What is SMS Pumping?

SMS Pumping occurs when a fraudster pretends to be a user and causes your company to send SMS messages to premium rate numbers. Your company is charged by your telephony provider (Twilio, Vonage, Plivo, Telnyx, etc.) for delivery to premium rate numbers. The telephony provider then pays a premium to the mobile network operator (MNO) that owns that number. The MNO then shares that revenue with the fraudster.

The most common forms of SMS Pumping occur when a fraudster exploits an API (or phone number input field) to receive an app download link, a one-time password, 2fa code, QR Code or similar message via SMS.

How expensive is SMS Pumping?

According to a study published by the Communications Fraud Control Association (CFCA), fraud resulted in global losses amounting to $39.89 billion in 2021. This amounts to 2.22% of the total revenue of the global telecommunications sector. The primary contributor to these losses was SMS Pumping, which alone was responsible for $4.54 billion.

If you’re reading this, your company has likely been impacted by SMS Pumping. What percentage of your outbound SMS messages did not result in the expected conversion? How much of that loss was due to SMS Pumping?

How we fight SMS Pumping

We’ve created an API that crowd-sources real-time intelligence across all of our customers. We proactively identify phone numbers, adjacent phone numbers, IP addresses, and adjacent IP addresses controlled and exploited by fraudsters. We do this by monitoring the entire authentication cycle which allows us to provide reputation scores on IP addresses and phone numbers.

Authentication Cycle (Unprotected):

  1. A user attempts to sign in to your app or is sent a download link or QR code by providing their phone number.
  2. Your API sends the user an SMS.
    • If the user is real, they will complete the next step (login to the app, tap a link, etc.)
    • If the user is a fraudster, they will instruct your API to send additional SMSs to other premium rate numbers.

Authentication Cycle (Protected by the SMS Guard API):

  1. A user attempts to sign in to your app or request a link by providing their phone number.
  2. Your API requests a reputation score from the SMS Guard API for the phone number and the IP address in question.
  3. Our API responds with reputation scores for the phone number, adjacent phone numbers, IP address, and adjacent IP addresses.
    • If the reputation scores are healthy, your API will send the user an SMS.
    • If the reputation scores are suspicious, your API will require the user to complete a captcha before sending the SMS. Alternatively, your API could drop the request.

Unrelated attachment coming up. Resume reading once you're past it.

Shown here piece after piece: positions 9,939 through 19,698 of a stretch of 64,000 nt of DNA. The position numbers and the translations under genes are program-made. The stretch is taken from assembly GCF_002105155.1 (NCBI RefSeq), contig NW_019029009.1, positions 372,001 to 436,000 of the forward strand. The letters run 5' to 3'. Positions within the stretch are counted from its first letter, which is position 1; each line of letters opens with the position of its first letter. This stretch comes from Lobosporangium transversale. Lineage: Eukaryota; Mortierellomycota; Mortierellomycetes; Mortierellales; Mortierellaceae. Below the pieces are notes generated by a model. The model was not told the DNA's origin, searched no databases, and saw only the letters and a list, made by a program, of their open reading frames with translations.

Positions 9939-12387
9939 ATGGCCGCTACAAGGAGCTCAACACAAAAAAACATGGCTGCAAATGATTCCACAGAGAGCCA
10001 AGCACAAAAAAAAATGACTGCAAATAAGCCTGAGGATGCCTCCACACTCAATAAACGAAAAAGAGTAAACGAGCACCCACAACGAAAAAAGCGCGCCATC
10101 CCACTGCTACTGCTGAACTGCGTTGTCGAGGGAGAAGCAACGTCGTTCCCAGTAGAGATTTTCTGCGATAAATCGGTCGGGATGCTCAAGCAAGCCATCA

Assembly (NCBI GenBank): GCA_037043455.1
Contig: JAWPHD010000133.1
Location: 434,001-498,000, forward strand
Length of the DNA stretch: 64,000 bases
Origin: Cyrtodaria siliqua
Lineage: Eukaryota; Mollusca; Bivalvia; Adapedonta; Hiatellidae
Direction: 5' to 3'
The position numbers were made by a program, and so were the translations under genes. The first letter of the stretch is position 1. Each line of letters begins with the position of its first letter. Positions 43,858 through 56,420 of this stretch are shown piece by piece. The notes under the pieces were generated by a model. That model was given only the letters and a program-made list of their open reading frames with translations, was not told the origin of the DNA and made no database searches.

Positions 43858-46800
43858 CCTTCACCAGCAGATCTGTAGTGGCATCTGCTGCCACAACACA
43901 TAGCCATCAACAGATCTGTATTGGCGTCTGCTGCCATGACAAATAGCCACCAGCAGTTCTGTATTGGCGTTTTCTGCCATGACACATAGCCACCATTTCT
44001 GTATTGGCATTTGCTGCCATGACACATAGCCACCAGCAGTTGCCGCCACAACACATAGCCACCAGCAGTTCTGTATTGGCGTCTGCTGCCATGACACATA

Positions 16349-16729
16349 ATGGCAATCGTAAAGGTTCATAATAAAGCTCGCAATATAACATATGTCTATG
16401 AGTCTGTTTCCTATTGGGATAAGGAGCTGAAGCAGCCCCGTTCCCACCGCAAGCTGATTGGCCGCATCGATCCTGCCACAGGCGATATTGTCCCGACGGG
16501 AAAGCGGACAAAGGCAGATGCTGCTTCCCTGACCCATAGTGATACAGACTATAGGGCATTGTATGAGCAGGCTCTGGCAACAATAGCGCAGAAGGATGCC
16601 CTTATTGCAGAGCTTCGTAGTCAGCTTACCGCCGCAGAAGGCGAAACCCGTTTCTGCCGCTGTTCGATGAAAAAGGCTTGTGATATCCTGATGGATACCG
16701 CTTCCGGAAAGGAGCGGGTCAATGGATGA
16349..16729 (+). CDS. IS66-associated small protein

4. Your API will inform the SMS Guard API that you have just sent an SMS to a specific phone number and IP address.
  5. When the user authenticates (or performs the next action), your API will inform the SMS Guard API.

Closing the loop

By matching phone numbers and IP addresses from steps 5 and 6, we can track which phone numbers and IP addresses successfully authenticate (or convert). The ratio of successful vs. unsuccessful authentications allows us to create reputation scores.

Reputation Scores

Crowdsourcing Intelligence

Fraudsters will indiscriminately target any API that will send an SMS to a premium rate number. We crowdsource signal from a variety of customers. This enables us to more accurately SMS Guard for all of our customers. SMS Guard continuously adds new customers so we can increase the accuracy of our service for all of our customers.

Adjacent Phone Numbers

Premium Rate Numbers are sold in contiguous blocks. This means that the reputation scores of adjacent phone numbers provide an actionable signal.

IP Addresses and Networks

Fraudsters will often send malicious API requests from VPNs, Proxies, and Tor. They have access to a wide variety of IP addresses. Some Internet Service Providers / Hosting Providers, which control networks of IP addresses, do their best to be good Internet citizens. Accordingly, they’ll attempt to detect and block malicious outbound traffic. Sometimes they succeed. Sometimes they do not. Other ISPs / Hosting Providers do not attempt to be good Internet citizens and provide hosting services to scammers, spammers, fraudsters, bot networks, etc.

Regardless of whether or not an ISP or Hosting Provider attempts to block outbound malicious traffic, we maintain reputation scores of individual IPs and networks of adjacent IPs.

Why our approach is better

A few telephony providers offer fraud prevention tools. However, they aren’t very effective, and you’ll still waste alarming amounts of money sending SMSs to premium rate numbers controlled by fraudsters. Telephony providers merely pay lip service to reduce SMS Pumping. Their incentives are not aligned with yours.

We crowdsource intelligence across a variety of customers, regardless of which telephony provider you use. This allows us to provide the most effective service for blocking SMS Pumping and SMS pumping.

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